United States District Court, E.D. New York
Plaintiff is represented by Matthew Scott Porges, Brooklyn, NY.
Defendants are represented by Brian Kenneth Saltz of The Long Island Railroad Company, Jamaica, NY.
MEMORANDUM AND ORDER
JOSEPH F. BIANCO, District Judge.
Plaintiff Ganesh Jagmohan ("Jagmohan" or "plaintiff") brings this action against defendants The Long Island Railroad Company ("LIRR"), the Metropolitan Transportation Authority ("MTA"),  and eleven individual defendants employed by the LIRR-Vincent Andreotti, Daniel Cleary, Craig Daly, Michael Fyffe, Michael Gelormino, James Giallorenzo, Marilyn Kustoff, Catherine Lopresti, Eileen Rodriguez, Margaret Talalaj, and Robert Toolan-, alleging violations of his rights under Title VII of the Civil Rights Act of 1964, 42 U.S.C. §§ 2000e et seq. ("Title VII"), the New York State Human Rights Law ("NYSHRL"), N.Y. Exec. Law §§ 290 et seq., the New York City Human Rights Law ("NYCHRL"), N.Y.C. Admin. Code §§ 8-107 et seq., and 42 U.S.C. § 1983. Plaintiff, a former manager at the LIRR, claims the LIRR and MTA discriminated against him on the basis of race and national origin and retaliated against him for complaining about the discrimination, and that the individual defendants aided and abetted the allegedly unlawful conduct. He also claims defendants retaliated against him when he spoke out about matters of public concern, in violation of his First Amendment rights. Defendants move for summary judgment pursuant to Federal Rule of Civil Procedure 56. Plaintiff opposes, except that he withdraws his claims against the MTA and his claim for punitive damages. For the reasons set forth below, the Court grants defendants' motion for summary judgment on the federal claims, and declines to exercise supplemental jurisdiction over the state claims.
With respect to his Title VII claim, asserting that his failure to be promoted in late 2011 and early 2012 was discriminatory, it is uncontroverted that (1) LIRR policy prohibits the selection to open positions of employees who have been disciplined within the prior three years, and (2) plaintiff was disciplined in September 2010. Plaintiff fails to cite any instance where LIRR has deviated from this policy. Moreover, to the extent plaintiff attempts to argue that the underlying discipline in 2010 was unfair or discriminatory, it is uncontroverted that, in September 2010, he sent an email to a supervisor which stated, inter alia, "I am aggravated with you talking the talk but not walking the walk.' You are a smart man. You already know all of my concerns. For God sake! You are the [Deputy General Manager ("DGM")], take responsibility for the operation. We know you and I have different management style. I don't manage by making deals. Now that the deals are gone, I sense you don't know what to do. Maybe that [sic] why you have been acting that way lately." By the time plaintiff sent this email, the supervisor also had received complaints about plaintiff from others, including (1) the union representative, claiming that plaintiff talked down to employees; and (2) manager Dominick D'Antonio, claiming that plaintiff had verbally assaulted him and accused him of lying, being in bed with the union, and being just like another DGM, Toolan. Thus, there is simply no evidence from which a rational jury could find that the underlying discipline, or the failure to promote because of that discipline, were discriminatory.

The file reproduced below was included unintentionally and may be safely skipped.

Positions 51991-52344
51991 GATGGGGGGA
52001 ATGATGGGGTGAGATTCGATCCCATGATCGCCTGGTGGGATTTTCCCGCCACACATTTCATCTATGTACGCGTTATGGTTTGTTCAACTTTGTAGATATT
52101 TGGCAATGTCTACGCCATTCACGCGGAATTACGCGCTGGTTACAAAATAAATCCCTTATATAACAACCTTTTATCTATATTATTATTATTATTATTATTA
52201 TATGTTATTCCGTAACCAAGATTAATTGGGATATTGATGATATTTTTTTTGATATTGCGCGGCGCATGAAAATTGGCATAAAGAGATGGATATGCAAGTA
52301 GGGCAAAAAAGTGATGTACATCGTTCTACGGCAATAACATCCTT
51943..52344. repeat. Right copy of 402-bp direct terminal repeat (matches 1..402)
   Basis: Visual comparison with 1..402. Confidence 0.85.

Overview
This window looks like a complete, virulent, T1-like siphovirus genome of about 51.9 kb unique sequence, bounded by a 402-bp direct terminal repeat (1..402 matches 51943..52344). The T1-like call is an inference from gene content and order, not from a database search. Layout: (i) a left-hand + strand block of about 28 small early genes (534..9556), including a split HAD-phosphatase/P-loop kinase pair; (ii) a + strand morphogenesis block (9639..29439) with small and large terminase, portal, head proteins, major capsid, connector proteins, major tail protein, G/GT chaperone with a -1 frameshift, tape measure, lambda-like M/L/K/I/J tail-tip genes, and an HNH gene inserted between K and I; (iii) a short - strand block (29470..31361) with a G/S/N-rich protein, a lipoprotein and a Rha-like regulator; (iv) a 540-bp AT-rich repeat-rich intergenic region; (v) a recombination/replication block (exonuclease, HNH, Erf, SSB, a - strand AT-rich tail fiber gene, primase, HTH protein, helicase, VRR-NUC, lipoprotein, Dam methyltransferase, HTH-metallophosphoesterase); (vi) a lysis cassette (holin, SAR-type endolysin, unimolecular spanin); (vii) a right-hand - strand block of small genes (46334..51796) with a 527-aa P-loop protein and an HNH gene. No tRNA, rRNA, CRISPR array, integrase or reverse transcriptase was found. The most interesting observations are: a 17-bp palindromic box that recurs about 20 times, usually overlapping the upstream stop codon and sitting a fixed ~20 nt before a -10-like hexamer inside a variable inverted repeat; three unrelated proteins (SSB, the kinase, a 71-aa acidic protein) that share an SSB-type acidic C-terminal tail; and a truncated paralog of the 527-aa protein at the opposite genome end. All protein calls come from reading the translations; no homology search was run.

With respect to his Title VII claim based upon the termination, it is uncontroverted that an employee plaintiff was supervising complained in October 2012 that, inter alia, plaintiff yelled at him, called him a "f***ing baby, " motioned at him with both hands, and tried to force him into a physical altercation. The employee said that it got so bad that he texted the word "help" to another employee. Plaintiff argues that the complaints were without merit, but concedes that the complaints were made. Thus, there is no evidence from which a rational jury could find the employer's decision to credit the serious complaints was discriminatory. Similarly, the Title VII retaliation claim cannot survive summary judgment. As discussed above, defendants have articulated the reasons for their adverse actions, and plaintiff cannot point to any evidence, other than temporal proximity, to support his claim of retaliation. Temporal proximity, however, alone is insufficient to allow a claim to survive summary judgment, especially given the uncontroverted evidence of the complaints about plaintiff's conduct by others.